(Adds new items)
Jan 15 (Reuters) - British construction and services company Carillion collapsed on Monday when banks refused to lend it any more money, throwing hundreds of major projects in doubt and bringing down one of the government’s most important suppliers.
Carillion’s shares had lost more than 90 percent of their value since a profit warning last July. Its troubles had been compounded by heavy debt, pension obligations and delays in collecting cash from clients.
Below is a timeline of news related to Carillion:
Jan. 15, 2018
Carillion collapsed after banks refused to provide any further financial support following fruitless rescue talks over the weekend.
Jan. 12, 2018
Carillion said it remained in “constructive discussions” with its creditors and that suggestions they had rejected its business plan were incorrect.
Sky News reported that Carillion has put administrators on standby in case rescue talks fail.
Jan. 9, 2018
Carillion said it was not aware of any development to support a recent share price rise, a day after reports of a government bailout.
Jan. 6, 2018
Carillion said it would meet creditors on Jan. 10 as it seeks a financial rescue plan.
Jan. 3, 2018
Britain’s Financial Conduct Authority said it was investigating statements made by Carillion over seven months up to and including a profit warning last July.
Dec. 22, 2017
Carillion said it had received all necessary consents from lenders to defer two financial covenants to April 30 from the end of the year.
Dec. 20, 2017
Carillion moved the start date for new chief executive Andrew Davies forward to Jan. 22 from April 2.
Dec. 13, 2017
Carillion said it had reached a deal to sell a large part of its UK healthcare facilities management business to outsourcing group Serco, helping it cut debt by 41.4 million pounds.
Dec. 11, 2017
Scottish investment firm Kiltearn Partners, the largest shareholder in Carillion, halved its stake, a regulatory filing showed.
Nov. 17, 2017
Carillion’s shares tumbled 34 percent after it issued its third profit warning in five months and said it was heading towards a breach of debt covenants and would need fresh capital.
Nov. 6, 2017
Carillion won two contracts with state-owned Network Rail, which should generate revenue of almost 200 million pounds for the company over the next three years.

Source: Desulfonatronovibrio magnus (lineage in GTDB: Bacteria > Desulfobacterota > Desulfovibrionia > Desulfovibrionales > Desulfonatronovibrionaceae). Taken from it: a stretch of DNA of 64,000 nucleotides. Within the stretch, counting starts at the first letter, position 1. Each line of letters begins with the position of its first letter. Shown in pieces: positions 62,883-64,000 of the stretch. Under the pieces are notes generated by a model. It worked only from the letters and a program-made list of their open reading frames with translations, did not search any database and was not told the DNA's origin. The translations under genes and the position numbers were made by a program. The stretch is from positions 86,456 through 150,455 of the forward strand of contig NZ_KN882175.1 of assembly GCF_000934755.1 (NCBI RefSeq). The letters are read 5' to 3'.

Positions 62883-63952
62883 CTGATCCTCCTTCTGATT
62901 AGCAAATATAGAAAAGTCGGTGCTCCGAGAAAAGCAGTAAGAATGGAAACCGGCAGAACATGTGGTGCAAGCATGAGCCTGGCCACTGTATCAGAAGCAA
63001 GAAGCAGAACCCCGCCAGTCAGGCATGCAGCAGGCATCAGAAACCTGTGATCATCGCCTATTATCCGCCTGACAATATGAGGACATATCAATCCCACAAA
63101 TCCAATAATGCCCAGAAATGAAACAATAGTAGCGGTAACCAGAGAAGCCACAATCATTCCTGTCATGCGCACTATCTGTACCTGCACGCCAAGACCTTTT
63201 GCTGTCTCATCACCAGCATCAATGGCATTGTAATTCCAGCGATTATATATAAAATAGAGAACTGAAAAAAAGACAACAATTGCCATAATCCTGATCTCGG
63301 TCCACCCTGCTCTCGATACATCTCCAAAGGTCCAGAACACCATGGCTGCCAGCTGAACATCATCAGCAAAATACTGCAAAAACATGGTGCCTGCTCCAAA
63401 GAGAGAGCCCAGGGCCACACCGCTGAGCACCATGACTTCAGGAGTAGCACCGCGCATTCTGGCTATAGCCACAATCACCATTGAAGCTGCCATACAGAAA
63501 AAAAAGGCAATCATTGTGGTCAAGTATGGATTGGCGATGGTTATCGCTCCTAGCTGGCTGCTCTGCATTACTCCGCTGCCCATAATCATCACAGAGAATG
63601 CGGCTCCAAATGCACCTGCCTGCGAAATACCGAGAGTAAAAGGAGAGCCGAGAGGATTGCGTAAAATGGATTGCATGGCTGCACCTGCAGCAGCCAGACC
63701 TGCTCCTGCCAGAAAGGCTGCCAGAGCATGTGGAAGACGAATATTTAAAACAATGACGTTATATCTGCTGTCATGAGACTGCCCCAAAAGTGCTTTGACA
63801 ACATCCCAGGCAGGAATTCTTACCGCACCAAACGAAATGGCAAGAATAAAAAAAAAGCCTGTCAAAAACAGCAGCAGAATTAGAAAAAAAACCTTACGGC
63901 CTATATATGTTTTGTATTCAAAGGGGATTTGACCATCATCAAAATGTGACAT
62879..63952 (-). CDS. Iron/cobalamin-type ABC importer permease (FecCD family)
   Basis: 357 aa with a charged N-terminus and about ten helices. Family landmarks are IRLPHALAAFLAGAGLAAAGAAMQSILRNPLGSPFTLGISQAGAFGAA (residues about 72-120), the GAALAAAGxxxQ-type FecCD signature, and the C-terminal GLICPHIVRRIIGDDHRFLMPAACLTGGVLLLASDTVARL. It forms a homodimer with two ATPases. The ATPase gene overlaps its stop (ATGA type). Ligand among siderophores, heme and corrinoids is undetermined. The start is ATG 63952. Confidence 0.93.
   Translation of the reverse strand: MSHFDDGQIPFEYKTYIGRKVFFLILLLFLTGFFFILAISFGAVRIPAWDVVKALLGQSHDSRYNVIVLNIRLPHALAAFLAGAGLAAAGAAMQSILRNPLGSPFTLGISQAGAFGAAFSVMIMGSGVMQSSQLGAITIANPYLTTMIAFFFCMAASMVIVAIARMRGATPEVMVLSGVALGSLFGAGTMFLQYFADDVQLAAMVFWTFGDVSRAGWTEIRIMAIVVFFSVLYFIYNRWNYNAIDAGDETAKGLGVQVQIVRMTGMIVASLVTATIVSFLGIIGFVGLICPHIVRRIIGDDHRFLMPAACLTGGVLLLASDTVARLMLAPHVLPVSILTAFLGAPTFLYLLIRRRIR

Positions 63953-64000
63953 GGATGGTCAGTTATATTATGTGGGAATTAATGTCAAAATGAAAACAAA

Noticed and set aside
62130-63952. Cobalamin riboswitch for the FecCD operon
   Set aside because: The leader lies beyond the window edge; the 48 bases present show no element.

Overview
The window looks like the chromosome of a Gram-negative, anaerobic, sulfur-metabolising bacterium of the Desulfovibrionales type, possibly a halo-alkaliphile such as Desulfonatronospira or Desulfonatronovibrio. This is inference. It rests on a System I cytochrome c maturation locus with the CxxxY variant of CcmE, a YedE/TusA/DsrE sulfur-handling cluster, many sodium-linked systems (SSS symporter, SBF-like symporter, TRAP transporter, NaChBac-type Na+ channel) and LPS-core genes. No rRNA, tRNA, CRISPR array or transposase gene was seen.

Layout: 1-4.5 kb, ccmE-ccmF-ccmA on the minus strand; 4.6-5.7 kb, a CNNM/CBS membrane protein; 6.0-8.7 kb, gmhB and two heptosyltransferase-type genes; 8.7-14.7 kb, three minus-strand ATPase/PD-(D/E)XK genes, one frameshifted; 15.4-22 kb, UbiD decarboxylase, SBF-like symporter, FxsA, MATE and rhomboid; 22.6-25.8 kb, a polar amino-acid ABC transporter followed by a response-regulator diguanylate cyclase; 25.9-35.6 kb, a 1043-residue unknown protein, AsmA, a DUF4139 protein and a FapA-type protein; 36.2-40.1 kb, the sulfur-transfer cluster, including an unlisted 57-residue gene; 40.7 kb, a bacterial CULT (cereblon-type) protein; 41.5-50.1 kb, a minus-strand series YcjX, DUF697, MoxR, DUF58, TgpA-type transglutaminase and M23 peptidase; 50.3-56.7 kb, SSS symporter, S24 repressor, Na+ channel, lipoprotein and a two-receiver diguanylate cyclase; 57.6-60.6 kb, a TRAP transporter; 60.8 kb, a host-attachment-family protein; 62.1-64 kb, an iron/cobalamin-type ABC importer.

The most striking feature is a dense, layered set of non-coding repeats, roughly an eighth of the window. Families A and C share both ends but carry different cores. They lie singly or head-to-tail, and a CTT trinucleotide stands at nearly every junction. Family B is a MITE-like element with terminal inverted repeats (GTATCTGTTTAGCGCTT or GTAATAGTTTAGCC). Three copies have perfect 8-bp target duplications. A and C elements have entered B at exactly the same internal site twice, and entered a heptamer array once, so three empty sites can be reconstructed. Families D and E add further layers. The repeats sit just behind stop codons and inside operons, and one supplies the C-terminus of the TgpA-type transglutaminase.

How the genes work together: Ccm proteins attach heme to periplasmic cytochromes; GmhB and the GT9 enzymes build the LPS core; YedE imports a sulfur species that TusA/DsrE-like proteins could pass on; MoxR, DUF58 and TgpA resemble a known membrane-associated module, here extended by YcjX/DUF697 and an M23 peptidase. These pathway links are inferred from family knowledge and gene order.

Oct. 27, 2017
Carillion named Davies as its chief executive, bringing in a former executive of defence company BAE Systems to help turn around its business.
Oct. 24, 2017
Carillion agreed to new credit facilities and deferrals on some debt repayments, sending its shares up as much as 25 percent.
Oct. 12, 2017
Carillion confirmed that it had received proposals from more than one counterparty for the possible acquisition of its UK healthcare business.
Sept. 29, 2017
Carillion had its second profit warning in 2017 and said it may need to sell shares to shore up its balance sheet.
Sept. 11, 2017
Carillion announced the departure of its finance chief along with a series of changes to its management.
Aug. 24, 2017
Carillion said it had been named as the main contractor on a 300 million pound ($405 million) Manchester property development.
July 18, 2017
A Carillion joint venture won contracts worth 158 million pounds to supply catering and other services for British military sites.
July 17, 2017
A consortium that includes Carillion won a 1.4 billion pound contract to help build Britain’s High Speed 2 railway.
July 14, 2017
Carillion added HSBC to its team of financial advisers, fuelling speculation that it was preparing a rights issue.
July 11, 2017
Carillion shares fell a 30 percent as analysts doubted whether a string of measures to conserve cash would be enough to stave off a rights issue.
July 10, 2017
The chief executive of Carillion quit as the group warned on full-year profit and said it was pulling out of three construction markets in the Middle East. The company also said payment problems on four construction contracts nearing or reaching completion had forced it take a provision of 845 million pounds. ($1 = 0.7412 pounds)
Compiled by Noor Zainab Hussain in Bengaluru; Editing by Keith Weir
Our Standards: The Thomson Reuters Trust Principles.